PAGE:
My Say: How employment in Malaysia is particularly vulnerable to coronavirus

This article first appeared in Forum, The Edge Malaysia Weekly, on September 7, 2020 - September 13, 2020.
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In the second quarter of 2020, Malaysia’s GDP contracted 17.1% — the worst regionally. The Philippines recorded a contraction of 16.5%, Singapore 12.6%, Thailand 12.2% and Indonesia 5.3%. Vietnam, however, recorded economic growth of 0.4%.

Looking further, Japan saw a second quarter contraction of 9.9%, South Korea 2.9%, Spain 22.1%, France 19.3% and the US 9.6%. China’s GDP took a hit in the first quarter but recovered to a growth of 3.2% in the second quarter.

Several factors contributed to these numbers. The first is overall control of Covid-19. The poorer a given country’s control over the disease, the worse its economic performance will be. The second is the strictness of a country’s lockdown. This is generally correlated to the first factor — countries that have a higher Covid-19 transmission rate, the R0, are more likely to introduce stricter lockdowns.

The third factor is the response from the respective governments. Globally, central banks have unleashed tidal waves of liquidity while governments have undertaken strong fiscal expansion to help soften the blow of the pandemic on businesses and individuals. In principle, the size of government support should correlate with the severity of the lockdown.

In Malaysia’s case, the direct fiscal injection by the federal government to the economy amounted to RM45 billion or about 3% of GDP. This needs to be increased. In the second quarter, government expenditure increased by a mere 2.3%. This is not enough.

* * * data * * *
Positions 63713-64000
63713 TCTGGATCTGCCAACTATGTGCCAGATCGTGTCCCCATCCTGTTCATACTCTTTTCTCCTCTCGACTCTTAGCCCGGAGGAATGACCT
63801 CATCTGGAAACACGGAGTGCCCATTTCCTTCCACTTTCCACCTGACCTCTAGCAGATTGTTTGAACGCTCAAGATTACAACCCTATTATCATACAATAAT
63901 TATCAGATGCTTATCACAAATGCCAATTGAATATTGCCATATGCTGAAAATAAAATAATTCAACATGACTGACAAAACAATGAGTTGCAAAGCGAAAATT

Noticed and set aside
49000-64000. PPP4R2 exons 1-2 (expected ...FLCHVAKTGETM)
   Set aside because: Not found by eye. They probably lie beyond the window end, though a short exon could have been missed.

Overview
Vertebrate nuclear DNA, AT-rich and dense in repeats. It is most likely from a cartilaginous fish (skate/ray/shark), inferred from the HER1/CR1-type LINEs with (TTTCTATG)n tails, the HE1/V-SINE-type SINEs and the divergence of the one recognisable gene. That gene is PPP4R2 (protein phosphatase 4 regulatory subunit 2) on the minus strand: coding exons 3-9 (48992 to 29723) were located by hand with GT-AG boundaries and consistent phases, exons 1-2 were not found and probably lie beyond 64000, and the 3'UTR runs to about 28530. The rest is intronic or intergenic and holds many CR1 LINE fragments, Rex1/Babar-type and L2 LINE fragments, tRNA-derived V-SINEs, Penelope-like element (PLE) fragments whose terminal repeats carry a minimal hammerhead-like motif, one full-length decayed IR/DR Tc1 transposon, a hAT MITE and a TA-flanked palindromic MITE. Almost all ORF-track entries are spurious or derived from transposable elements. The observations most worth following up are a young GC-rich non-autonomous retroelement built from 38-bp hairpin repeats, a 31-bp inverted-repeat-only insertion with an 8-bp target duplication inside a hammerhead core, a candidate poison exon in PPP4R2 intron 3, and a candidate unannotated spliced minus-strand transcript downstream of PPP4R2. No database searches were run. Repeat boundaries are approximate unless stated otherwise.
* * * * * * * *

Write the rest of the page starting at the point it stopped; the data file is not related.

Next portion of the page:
By comparison, Singapore’s direct fiscal injection was S$100 billion (RM303.7 billion), about 20% of nominal GDP. Thailand’s direct fiscal injection came up to around 10% of GDP.

Countries are increasing their fiscal deficits to an average of 14%, according to the International Monetary Fund. Part of Malaysia’s problem was legislative — changes to the country’s fiscal principles require parliamentary approval. Now that some of this has been achieved, Budget 2021 will need to be more expansive.

While these three factors are more short term in nature, there are also structural issues that explain these Covid-19 disparities in economic outcomes. Malaysia’s economic structure and its implications on the types of jobs in the country is, in all likelihood, a significant contributor to its poor economic performance in the second quarter and, more generally, in a pandemic such as this.

To see this, consider Malaysia’s 17.1% contraction from the perspective of economic sectors. The largest contraction was in the construction sector, which recorded a growth rate of -44.5%. This was followed by manufacturing at -18.3% and services at -16.2%.

The construction number looks massive and is certainly worrying but ultimately, the sector makes up just 3.1% of the country’s GDP. On the other hand, despite falling by 16.2%, the services sector makes up 57.8% of GDP and employs about 61% of the labour force.

There is nothing problematic, certainly, with the services sector having an outsized role in the economy and employment. For many high-income nations, the services sector is indeed the largest component of the economy. Where the challenge lies for Malaysia, however, is in the composition of services.

A 2017 Khazanah Research Institute report by Allen Ng, Tan Zhai Gen and Mohan Mahadeva shows that the bulk of employment in Malaysia’s services sector is in wholesale, retail, food and beverage and accommodation — more than double the second largest sub-sector, business services and finance. Moreover, the largest increase in total employment in services comes from sales and service workers, with semi-skilled manual workers and office clerks declining.